At least 86 individuals have signed a Hasty Pudding Theatricals alunni petition advocating an end to the group’s tradition of an all-male cast, according to email correspondence obtained by The Crimson.
In his email on Sept. 9 detailing the progress of the petition, Hardy wrote that he “demanded a clear plan be laid out to address this issue in a way that includes our perspectives, to show that they are not letting this fall by the wayside as they did this past year. It is still unclear what proceeding days and weeks will bring, though a call has been scheduled.”
Theatricals undergraduate president Guan-Yue Chen ’17 declined to comment on the petition.
In an email circulated on Aug. 22 over an alumni list soliciting signatures for the petition, Hardy wrote that the campaign was motivated by a desire to prove support for ending the single-gender nature of the cast.
“While many of us have privately discussed that we would indeed be in favor of ending the all-male casting tradition of HPT,” Hardy wrote in the email, “I've heard rumors that the grad board is skeptical of this and I think they are under the assumption that most of us do not want to see this happen.”
Following last year’s auditions, then-Theatricals President Robert T. Fitzpatrick ’16 issued a statement noting the composition of the troupe’s cast has been a “topic of serious conversation” since the spring of 2015.
In Hardy’s follow-up email from September, he noted that over the course of “a little over a week,” a total of 86 signatures had been collected on the publicly accessible Google Form petition at the time of the message.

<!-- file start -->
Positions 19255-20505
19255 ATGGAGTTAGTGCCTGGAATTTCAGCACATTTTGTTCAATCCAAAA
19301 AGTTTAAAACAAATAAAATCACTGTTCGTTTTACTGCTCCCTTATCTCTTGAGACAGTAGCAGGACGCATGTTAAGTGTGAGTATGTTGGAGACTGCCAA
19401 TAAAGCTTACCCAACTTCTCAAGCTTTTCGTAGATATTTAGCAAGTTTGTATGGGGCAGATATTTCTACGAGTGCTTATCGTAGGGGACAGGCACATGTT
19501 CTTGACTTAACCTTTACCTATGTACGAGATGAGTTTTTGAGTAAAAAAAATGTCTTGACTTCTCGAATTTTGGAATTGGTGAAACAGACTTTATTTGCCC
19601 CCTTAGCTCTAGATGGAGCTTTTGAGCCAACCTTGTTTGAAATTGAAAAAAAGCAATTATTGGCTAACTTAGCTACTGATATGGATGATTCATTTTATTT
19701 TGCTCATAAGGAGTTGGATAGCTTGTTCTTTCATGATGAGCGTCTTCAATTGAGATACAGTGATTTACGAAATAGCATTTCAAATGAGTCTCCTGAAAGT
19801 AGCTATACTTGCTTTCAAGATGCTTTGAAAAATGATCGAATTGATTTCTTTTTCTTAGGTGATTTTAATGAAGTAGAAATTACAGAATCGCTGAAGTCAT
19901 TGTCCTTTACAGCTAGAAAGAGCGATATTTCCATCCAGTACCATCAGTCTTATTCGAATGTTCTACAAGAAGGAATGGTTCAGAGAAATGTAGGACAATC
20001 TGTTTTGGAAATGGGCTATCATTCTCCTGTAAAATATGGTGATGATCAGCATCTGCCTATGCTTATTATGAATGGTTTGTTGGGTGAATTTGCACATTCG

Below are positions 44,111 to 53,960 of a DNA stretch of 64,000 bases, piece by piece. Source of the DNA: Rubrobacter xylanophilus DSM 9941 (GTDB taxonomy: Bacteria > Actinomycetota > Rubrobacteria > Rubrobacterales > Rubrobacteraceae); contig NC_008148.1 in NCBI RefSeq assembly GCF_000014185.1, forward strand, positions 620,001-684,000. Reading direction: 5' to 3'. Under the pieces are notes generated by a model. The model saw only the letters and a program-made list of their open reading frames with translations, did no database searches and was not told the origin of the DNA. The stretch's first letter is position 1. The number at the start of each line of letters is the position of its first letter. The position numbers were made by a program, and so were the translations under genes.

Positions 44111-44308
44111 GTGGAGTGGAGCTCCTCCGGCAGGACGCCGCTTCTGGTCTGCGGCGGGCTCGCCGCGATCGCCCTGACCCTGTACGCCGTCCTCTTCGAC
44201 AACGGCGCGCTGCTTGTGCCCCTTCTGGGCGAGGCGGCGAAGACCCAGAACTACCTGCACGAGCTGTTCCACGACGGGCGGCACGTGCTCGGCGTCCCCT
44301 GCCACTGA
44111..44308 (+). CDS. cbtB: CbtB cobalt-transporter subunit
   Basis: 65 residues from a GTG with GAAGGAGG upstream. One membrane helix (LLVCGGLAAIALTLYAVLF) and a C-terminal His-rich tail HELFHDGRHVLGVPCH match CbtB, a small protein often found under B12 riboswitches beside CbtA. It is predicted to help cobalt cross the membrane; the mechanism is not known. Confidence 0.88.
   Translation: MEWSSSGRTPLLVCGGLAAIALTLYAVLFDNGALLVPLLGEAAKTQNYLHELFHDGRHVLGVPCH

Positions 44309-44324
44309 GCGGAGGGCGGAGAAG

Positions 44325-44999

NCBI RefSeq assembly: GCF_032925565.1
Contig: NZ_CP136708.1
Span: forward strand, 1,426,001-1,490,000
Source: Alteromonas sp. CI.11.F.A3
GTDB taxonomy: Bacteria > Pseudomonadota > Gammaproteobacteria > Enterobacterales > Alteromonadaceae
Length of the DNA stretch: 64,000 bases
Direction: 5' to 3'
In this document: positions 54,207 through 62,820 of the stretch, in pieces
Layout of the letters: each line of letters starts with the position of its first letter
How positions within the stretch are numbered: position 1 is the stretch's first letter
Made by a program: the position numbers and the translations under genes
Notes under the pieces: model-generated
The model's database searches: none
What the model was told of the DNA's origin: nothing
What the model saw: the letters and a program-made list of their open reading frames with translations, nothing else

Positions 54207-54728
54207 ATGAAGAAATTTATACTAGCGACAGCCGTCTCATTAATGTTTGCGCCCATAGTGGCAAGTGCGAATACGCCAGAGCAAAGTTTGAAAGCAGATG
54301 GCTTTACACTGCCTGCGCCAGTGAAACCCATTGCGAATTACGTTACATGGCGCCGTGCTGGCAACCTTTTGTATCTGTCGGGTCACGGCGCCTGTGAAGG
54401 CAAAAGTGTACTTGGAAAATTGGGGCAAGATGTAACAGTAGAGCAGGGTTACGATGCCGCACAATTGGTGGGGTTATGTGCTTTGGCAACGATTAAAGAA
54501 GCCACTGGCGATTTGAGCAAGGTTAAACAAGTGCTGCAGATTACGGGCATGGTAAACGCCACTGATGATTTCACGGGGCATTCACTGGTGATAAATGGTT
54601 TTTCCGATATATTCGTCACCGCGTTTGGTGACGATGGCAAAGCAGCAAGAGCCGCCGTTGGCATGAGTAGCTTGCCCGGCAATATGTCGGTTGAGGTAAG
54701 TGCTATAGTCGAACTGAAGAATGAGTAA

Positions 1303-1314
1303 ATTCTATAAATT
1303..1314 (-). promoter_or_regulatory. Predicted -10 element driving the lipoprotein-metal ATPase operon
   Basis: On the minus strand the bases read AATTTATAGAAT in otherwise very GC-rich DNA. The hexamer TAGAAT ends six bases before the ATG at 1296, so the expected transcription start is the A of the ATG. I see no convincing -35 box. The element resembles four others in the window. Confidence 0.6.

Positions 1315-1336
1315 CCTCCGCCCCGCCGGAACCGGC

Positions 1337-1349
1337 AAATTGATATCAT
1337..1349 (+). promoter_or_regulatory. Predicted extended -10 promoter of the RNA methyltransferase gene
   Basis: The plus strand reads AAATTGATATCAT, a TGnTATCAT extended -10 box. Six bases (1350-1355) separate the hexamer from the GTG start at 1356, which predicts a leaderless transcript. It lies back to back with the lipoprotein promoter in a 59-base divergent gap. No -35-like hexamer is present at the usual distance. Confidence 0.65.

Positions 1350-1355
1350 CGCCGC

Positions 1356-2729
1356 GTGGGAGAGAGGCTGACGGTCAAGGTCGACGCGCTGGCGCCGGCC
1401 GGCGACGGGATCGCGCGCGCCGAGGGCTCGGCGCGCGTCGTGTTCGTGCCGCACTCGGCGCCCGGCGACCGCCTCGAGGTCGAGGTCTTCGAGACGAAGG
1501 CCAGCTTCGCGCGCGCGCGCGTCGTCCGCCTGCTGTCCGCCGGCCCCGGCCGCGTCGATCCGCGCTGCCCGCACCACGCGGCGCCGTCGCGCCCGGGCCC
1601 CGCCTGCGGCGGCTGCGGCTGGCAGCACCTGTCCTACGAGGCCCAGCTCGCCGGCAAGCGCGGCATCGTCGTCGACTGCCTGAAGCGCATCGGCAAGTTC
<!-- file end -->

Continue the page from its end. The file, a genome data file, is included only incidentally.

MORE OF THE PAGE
Erica Sunkin, a spokesperson for HPT, referred Crimson inquiries about the petition to a statement posted online noting the Hasty Pudding Theatricals’ decision to remain all-male “is an artistic decision.”
The petition comes at a time of controversy over the Hasty Pudding Theatricals’s historically all-male cast, and more generally during a time of increased scrutiny for single-gender organizations at Harvard.
Over a dozen women auditioned for the Pudding cast this past weekend. None received a callback to audition a second time. In addition to the women that auditioned this past weekend, 17 undergraduate women auditioned last year in a similar protest that saw no females called back. Their auditions garnered attention from several large media outlets, including the Boston Globe and CBS.
Reed S. Silverman ’15, a former member of the Theatricals cast, confirmed discussions about ending the group’s single-gender status took place during his time at the Theatricals. He added a number of private internal town halls focused on the issue as well.
“There were certain individuals that supported each side of the issue in terms of the cast going co-ed or not going co-ed,” Silverman said, “but I think it seemed to me generally that things were open-minded, if not majority positive, in favor of eventually moving in the co-ed direction.”
This movement towards going co-ed comes at a time when Harvard administrators are heavily scrutinizing single-gender organizations at Harvard, both recognized and unrecognized. In May, University President Drew G. Faust and Dean of the College Rakesh Khurana announced an unprecedented policy that would penalize members of single-gender unrecognized social organizations, starting with the Class of 2021.
Before the sanctions were announced, two of the College’s historically all-male final clubs—the Spee and the Fox—invited women to participate in their punch processes and accepted them to their clubs. While the Spee has since initiated women, the Fox reversed its decision in a graduate vote in August.
—Staff writer Ignacio Sabate can be reached at email@example.com. Follow him on Twitter @ignacio_sabate.
—Staff writer Derek G. Xiao can be reached at firstname.lastname@example.org. Follow him on Twitter @derekgxiao.
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